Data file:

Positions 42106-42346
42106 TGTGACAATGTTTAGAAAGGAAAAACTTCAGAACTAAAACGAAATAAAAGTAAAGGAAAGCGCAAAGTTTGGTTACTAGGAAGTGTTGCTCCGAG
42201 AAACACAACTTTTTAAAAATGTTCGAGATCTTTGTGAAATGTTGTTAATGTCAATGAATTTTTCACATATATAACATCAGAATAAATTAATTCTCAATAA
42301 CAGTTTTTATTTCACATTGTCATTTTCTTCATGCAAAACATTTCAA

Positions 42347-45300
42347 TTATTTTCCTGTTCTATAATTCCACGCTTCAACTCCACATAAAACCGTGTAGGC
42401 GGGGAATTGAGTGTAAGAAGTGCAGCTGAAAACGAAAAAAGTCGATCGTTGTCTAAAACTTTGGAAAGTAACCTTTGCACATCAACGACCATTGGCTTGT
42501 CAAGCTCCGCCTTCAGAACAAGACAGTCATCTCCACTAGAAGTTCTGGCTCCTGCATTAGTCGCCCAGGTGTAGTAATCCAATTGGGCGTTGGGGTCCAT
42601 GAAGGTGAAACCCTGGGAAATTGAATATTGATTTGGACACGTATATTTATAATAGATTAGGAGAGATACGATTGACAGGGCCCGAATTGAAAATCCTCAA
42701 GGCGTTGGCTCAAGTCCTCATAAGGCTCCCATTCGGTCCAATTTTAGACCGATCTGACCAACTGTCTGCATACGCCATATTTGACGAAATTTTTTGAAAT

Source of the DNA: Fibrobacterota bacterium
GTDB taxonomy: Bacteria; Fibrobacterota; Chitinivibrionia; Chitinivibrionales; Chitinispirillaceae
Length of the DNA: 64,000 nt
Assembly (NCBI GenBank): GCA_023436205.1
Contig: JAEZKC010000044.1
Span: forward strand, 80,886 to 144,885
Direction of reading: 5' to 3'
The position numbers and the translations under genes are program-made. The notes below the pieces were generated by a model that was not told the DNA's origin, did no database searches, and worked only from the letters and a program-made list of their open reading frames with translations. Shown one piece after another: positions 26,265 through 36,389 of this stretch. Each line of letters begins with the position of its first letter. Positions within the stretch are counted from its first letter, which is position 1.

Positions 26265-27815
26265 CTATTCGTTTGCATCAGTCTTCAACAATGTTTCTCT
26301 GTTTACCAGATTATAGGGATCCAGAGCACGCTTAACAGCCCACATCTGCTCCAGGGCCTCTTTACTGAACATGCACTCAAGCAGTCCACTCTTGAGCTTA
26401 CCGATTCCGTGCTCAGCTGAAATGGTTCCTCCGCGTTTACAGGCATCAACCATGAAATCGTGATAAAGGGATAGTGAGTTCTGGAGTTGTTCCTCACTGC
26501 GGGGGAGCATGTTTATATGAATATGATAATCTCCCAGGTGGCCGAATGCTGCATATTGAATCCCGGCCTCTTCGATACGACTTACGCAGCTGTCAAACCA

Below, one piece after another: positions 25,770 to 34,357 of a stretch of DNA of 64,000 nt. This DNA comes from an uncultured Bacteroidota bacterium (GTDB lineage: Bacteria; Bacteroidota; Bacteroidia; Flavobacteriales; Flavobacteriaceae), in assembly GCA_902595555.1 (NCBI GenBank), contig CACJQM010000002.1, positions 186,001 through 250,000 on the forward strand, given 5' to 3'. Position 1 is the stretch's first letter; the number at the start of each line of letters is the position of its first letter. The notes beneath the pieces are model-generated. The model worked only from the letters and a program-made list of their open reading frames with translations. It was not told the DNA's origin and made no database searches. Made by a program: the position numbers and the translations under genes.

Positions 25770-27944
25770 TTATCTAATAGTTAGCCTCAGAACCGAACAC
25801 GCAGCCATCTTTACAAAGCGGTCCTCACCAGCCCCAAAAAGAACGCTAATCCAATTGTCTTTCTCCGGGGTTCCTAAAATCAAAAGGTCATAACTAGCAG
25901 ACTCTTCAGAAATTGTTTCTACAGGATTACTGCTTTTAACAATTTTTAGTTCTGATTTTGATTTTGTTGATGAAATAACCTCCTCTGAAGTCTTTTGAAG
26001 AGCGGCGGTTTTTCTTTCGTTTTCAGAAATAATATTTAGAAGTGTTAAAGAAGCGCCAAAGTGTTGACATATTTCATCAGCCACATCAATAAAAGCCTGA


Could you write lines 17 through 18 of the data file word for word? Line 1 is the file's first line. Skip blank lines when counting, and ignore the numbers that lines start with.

Direction of reading: 5' to 3'
The position numbers and the translations under genes are program-made. The notes below the pieces were generated by a model that was not told the DNA's origin, did no database searches, and worked only from the letters and a program-made list of their open reading frames with translations. Shown one piece after another: positions 26,265 through 36,389 of this stretch. Each line of letters begins with the position of its first letter. Positions within the stretch are counted from its first letter, which is position 1.